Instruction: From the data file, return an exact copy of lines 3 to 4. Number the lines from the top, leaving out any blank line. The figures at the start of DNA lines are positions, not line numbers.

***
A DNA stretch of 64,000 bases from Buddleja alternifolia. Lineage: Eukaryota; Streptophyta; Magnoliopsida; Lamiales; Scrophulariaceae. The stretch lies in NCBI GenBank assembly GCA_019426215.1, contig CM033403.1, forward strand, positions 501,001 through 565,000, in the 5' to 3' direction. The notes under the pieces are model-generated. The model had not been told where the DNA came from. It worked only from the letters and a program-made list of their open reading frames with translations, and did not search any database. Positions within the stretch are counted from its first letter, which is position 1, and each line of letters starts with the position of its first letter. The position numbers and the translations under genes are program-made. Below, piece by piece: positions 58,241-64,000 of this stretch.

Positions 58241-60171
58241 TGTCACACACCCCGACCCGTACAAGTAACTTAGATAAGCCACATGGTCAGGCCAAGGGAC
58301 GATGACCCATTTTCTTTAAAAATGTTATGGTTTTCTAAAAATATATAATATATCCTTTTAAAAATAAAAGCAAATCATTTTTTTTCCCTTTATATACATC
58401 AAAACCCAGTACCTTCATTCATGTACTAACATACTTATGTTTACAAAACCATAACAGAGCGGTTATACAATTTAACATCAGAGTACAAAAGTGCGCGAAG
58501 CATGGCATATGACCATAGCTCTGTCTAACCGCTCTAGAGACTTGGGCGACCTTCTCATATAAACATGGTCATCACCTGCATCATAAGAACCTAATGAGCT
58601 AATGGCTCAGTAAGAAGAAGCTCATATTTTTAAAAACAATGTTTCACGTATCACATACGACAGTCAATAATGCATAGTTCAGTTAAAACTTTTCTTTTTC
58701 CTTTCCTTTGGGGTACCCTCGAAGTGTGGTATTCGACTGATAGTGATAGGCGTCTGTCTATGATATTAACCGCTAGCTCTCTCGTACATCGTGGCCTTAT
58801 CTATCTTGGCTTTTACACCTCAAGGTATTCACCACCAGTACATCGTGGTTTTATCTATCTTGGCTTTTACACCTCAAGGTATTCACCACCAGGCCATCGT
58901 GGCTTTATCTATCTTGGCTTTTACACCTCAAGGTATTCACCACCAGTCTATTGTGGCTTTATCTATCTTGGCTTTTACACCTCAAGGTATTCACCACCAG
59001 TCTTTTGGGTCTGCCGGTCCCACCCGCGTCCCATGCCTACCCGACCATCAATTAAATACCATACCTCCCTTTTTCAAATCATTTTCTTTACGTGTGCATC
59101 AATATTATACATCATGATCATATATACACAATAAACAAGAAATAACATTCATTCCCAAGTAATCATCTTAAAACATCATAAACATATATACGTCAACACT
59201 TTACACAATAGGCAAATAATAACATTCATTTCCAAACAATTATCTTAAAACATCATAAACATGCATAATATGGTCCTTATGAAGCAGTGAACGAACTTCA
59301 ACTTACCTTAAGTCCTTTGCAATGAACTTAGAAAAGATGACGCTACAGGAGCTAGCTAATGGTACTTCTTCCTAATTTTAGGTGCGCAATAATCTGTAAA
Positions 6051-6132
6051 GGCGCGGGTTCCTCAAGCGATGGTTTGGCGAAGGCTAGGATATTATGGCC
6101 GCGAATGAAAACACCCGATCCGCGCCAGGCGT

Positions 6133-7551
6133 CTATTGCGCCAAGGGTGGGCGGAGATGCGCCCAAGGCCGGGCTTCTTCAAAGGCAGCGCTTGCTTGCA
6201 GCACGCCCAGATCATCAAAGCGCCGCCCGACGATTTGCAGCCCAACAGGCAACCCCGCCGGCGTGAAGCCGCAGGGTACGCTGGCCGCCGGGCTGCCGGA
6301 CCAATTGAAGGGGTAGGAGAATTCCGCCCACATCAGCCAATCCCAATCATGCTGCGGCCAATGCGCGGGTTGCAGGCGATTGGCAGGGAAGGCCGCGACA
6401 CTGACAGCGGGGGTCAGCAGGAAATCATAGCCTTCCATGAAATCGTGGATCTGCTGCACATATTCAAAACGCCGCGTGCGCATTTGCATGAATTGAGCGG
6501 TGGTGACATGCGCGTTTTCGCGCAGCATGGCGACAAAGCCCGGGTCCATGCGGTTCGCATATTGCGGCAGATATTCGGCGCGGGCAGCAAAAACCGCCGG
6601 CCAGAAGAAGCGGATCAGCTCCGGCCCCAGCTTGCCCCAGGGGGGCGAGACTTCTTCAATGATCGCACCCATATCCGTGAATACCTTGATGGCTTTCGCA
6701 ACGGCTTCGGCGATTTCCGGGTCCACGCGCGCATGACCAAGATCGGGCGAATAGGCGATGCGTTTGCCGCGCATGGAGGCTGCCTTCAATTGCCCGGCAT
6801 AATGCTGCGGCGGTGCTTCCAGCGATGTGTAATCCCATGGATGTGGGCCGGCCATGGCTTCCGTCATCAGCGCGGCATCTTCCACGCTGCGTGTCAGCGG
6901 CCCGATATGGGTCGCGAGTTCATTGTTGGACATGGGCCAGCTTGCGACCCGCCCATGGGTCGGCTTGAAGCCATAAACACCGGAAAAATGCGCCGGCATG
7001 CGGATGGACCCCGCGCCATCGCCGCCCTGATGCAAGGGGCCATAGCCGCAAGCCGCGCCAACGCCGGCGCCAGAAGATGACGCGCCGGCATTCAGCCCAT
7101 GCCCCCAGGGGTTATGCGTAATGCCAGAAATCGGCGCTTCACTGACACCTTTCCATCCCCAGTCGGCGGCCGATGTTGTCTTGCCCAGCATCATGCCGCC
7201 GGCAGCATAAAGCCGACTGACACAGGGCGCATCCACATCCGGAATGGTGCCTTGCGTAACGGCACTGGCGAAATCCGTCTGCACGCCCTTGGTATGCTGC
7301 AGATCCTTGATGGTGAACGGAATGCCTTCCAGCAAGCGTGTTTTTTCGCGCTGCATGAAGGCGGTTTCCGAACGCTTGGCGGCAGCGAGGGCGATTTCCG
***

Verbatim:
58241 TGTCACACACCCCGACCCGTACAAGTAACTTAGATAAGCCACATGGTCAGGCCAAGGGAC
58301 GATGACCCATTTTCTTTAAAAATGTTATGGTTTTCTAAAAATATATAATATATCCTTTTAAAAATAAAAGCAAATCATTTTTTTTCCCTTTATATACATC